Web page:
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If you need to pay down some troublesome credit card debt, but your card’s APR is making it difficult, you have some options, including transferring your existing balance to another credit card. Some cards have a 0% annual percentage rate (APR) offer for balance transfers. With this great intro rate, you can avoid interest for a limited time as you work to pay off your balance on a new card.
Unfortunately, many of these cards charge a balance transfer fee, which often amounts to 3–5% of the transfer amount. When you’re trying to save money and pay down debt, this added fee won’t help. But some cards can help you pay down your balance without charging you a fee for the privilege. Here are three credit cards with no balance transfer fees.
Card Details +
Sign-Up Bonus: None
Annual Fee: $0
Annual Percentage Rate (APR): 0% APR for 15 months on purchases and balance transfers, then .
Why We Picked It: Early balance transfers avoid interest and balance transfer fees.
For Balance Transfers: Balance transfers won’t accrue interest for the first 15 months. Plus, all balance transfers you make within the first 60 days won’t incur transfer fees.
Drawbacks: Any balance transfers completed after 60 days will cost you $5 or 5% of the transfer amount, whichever is greater.
2. Alliant Visa Platinum Rewards Card
Rewards: Two points for every dollar spent.
Sign-Up Bonus: 5,000 bonus points if you spend $500 in the first three months.
Annual Fee: $0
APR: As low as 0% APR for 12 months on purchases and balance transfers, then variable 14.24% to 24.24% APR.
Why We Picked It: This card earns rewards, avoids interest, and won’t charge you a transfer fee.
For Balance Transfers: You can qualify to receive an intro APR offer as low as 0% on purchases and balance transfers for a full year. Plus, there are no balance transfer fees.
Drawbacks: The 0% intro APR isn’t guaranteed, so you may end up with a higher intro rate depending on your credit.
3. BankAmericard Credit Card
Sign-Up Bonus: None
Annual Fee: $0
APR: 0% APR for 15 months on purchases and balance transfers, then variable 12.99% to 22.99% APR.
Why We Picked It: Bank of America’s lack of initial fees and intro APR make it a solid choice for paying down credit card debt.
For Balance Transfers: Any balance transfers you make within 60 days of opening your account won’t accrue interest for 15 months. They also won’t incur a transfer fee, and there’s no penalty APR for late payments.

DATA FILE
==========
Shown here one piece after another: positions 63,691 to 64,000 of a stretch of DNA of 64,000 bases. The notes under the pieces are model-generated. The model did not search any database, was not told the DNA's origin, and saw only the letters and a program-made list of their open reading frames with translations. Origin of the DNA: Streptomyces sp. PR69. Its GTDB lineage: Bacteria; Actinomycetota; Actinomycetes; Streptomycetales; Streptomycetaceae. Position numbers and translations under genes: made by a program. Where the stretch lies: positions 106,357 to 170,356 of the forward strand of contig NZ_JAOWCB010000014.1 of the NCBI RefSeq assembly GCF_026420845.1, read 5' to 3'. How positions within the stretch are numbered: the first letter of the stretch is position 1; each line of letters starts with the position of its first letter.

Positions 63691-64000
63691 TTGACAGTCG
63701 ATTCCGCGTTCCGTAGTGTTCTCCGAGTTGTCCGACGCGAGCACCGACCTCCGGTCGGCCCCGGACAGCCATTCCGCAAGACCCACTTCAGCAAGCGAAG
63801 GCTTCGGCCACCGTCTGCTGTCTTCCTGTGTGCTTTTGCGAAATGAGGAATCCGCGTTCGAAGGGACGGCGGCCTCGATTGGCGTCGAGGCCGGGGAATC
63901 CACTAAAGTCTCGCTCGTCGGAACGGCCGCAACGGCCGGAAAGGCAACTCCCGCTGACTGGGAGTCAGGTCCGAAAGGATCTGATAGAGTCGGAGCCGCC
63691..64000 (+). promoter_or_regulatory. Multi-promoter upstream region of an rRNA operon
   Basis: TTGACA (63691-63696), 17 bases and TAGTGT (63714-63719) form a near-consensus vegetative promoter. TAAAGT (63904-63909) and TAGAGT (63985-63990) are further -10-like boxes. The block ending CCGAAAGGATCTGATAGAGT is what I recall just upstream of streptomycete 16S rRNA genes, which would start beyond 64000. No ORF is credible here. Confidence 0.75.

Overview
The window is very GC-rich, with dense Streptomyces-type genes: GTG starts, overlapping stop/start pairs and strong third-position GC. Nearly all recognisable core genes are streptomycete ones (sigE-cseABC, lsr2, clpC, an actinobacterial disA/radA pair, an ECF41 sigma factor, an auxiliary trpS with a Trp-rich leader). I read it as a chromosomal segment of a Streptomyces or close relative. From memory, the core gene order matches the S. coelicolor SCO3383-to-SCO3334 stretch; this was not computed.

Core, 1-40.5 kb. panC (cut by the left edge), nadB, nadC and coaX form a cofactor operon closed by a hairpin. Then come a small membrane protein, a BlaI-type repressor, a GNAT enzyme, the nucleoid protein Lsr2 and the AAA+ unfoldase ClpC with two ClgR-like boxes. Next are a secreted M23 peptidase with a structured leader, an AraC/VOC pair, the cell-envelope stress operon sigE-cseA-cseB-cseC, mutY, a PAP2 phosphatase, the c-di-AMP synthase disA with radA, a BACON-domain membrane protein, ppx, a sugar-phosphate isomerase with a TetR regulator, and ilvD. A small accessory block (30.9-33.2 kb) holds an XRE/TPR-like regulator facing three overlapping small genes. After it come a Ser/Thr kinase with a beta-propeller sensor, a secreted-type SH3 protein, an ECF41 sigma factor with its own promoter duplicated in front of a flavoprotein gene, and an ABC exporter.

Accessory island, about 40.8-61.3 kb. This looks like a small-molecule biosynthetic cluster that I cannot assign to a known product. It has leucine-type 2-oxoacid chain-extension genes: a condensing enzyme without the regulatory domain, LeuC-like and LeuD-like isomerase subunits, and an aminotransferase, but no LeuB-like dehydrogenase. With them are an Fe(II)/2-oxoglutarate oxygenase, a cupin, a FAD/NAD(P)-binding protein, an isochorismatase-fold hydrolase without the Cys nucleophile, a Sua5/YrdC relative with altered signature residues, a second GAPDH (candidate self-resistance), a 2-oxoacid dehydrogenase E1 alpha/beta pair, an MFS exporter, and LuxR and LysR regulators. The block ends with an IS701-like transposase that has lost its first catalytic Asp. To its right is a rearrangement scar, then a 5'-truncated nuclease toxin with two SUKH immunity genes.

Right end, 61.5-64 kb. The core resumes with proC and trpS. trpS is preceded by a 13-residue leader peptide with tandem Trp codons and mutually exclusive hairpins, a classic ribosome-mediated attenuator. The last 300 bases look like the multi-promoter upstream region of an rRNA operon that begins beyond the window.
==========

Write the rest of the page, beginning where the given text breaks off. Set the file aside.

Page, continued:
Drawbacks: Balance transfers made after 60 days incur a fee of $10 or 3% of the transfer amount, whichever is greater.
Choosing a Balance Transfer Card
If you pay off your balance within the intro period, you’ll save the most money. If you’re still carrying some of that balance when the intro period expires, though, you’ll start paying interest, so make sure your card’s intro period is long enough for you to pay your balance in full.
You should also look at the APR that kicks in after the 0% intro period is over. If that APR is higher than the APR on your current card, you may want to find a card with a more competitive rate.
When you open your card, transfer your balances immediately. That way, you’ll be able to take full advantage of the intro APR period—and if your credit card only waives balance transfer fees for a limited time, you won’t miss the boat.
What Credit Is Required for a Balance Transfer Credit Card?
The best credit cards, including balance transfer cards, require good to excellent credit, so make sure you check your credit score before you apply to increase your chances of approval. You can check your credit score for free at Credit.com.
At publishing time, the Chase Slate Card is offered through Credit.com product pages, and Credit.com is compensated if our users apply for and ultimately sign up for this card. However, this relationship does not result in any preferential editorial treatment. This content is not provided by the card issuer(s). Any opinions expressed are those of Credit.com alone, and have not been reviewed, approved, or otherwise endorsed by the issuer(s).
Note: It’s important to remember that interest rates, fees, and terms for credit cards, loans, and other financial products frequently change. As a result, rates, fees, and terms for credit cards, loans, and other financial products cited in these articles may have changed since the date of publication. Please be sure to verify current rates, fees, and terms with credit card issuers, banks, or other financial institutions directly.